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Hampshire Community Invited to Celebrate the New Year of the Trees

A documentary short video of Hampshire’s annual seder has been published on YouTube

The Jewish Student Union is inviting all members of the Hampshire community to celebrate the New Year of the Trees according to Jewish tradition, at its annual Tu B’Sh’vat celebration of music, poetry and a feast of fruits from the trees. The event is Sunday, February 4, at 6:00 p.m. in the Red Barn, and is organized by the student group in collaboration with spiritual advisor, Rabbi Ellen Bernstein. A “new year for trees” is a fitting holiday for Hampshire, where trees are held in high esteem and where the official seal of the school is a tree.

Hampshire’s inter-spiritual seder welcomes everyone regardless of spiritual leanings.  It celebrates the natural world, creates sacred space, and inspires people to live and act with earth in mind.  A documentary short video featuring footage from last year’s event and interviews with organizers and participants has been published on YouTube.

The lively and inspiring student-led Tu B’Shvat celebration is a new version of Bernstein's original seder first held in Philadelphia in 1988, which was the catalyst for Shomrei Adamah, the first national Jewish environmental organization.

“You can think of the seder as a four-course fruit feast,” Bernstein explains. “Each course is composed of readings from spiritual and contemporary sources, music, fruits, wine, and blessings.”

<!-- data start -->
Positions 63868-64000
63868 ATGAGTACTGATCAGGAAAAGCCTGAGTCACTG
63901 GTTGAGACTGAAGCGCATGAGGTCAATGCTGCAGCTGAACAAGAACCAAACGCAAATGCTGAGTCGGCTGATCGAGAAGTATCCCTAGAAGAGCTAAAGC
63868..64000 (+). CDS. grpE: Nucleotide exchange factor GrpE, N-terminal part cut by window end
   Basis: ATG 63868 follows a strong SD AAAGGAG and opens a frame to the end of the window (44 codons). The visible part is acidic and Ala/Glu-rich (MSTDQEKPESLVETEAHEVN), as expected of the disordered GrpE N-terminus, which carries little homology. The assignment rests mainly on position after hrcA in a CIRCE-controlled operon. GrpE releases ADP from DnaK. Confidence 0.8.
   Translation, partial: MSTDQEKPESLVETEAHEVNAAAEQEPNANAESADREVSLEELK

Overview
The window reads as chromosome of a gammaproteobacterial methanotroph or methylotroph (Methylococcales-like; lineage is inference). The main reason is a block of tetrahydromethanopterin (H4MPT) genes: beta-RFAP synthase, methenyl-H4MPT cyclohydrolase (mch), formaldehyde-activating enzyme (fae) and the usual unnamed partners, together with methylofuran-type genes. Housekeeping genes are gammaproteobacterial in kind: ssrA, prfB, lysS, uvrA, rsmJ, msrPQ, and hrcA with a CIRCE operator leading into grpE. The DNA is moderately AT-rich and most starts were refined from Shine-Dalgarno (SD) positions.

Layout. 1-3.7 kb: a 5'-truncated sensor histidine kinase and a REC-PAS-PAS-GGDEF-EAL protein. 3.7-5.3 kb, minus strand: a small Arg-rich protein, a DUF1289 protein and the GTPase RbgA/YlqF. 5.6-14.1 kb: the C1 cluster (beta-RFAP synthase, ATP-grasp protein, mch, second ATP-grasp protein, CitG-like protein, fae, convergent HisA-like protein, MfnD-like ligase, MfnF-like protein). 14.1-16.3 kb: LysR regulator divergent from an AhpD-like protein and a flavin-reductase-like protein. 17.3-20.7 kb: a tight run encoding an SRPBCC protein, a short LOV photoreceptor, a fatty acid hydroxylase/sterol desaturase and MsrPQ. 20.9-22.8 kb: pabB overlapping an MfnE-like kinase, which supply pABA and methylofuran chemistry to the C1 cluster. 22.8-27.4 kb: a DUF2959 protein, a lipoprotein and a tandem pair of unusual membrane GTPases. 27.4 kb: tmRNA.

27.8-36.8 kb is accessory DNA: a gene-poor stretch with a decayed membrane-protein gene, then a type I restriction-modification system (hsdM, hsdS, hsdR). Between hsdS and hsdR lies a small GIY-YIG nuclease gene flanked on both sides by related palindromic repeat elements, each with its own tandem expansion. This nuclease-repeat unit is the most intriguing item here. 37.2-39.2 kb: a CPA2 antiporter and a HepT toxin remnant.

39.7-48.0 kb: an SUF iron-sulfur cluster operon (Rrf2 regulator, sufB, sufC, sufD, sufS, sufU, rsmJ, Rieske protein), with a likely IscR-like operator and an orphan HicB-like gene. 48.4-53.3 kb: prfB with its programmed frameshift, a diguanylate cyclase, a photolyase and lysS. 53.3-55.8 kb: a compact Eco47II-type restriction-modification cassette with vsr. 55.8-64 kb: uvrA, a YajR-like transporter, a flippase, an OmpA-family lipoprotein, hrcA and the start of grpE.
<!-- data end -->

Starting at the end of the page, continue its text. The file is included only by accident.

To attend the seder, RSVP to Ellen Bernstein ebSA@hampshire.edu.  Attendees are invited to come in costume as their favorite species. Non-students who participate are asked to make a voluntary contribution to the event.

Ellen Bernstein is a former wilderness river guide, studied Conservation of Natural Resources at U.C. Berkeley, and founded the first national Jewish environmental organization, Shomrei Adamah (1988). She has written numerous articles and books on Judaism and ecology and the place of land in the (Hebrew) Bible.  She was a featured speaker at the concluding ceremony of the Climate March (2014), the Parliament for World Religions (2015) and the Chautauqua Institution (2016).

The Tu B’Shvat seder derives from the Kabbalists, Jewish mystics, who lived in Sefad, Israel.  The Kabbalists had a four-dimensional view of life. They imagined that the cosmos operated according to four worlds: action, emotion, thought and spirit. For their seder they ate many kinds of fruits, drank concoctions of wine, made blessings, and read spiritual texts about nature.

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Chautauqua Institution Features Advisor Bernstein in Summer Lecture Series

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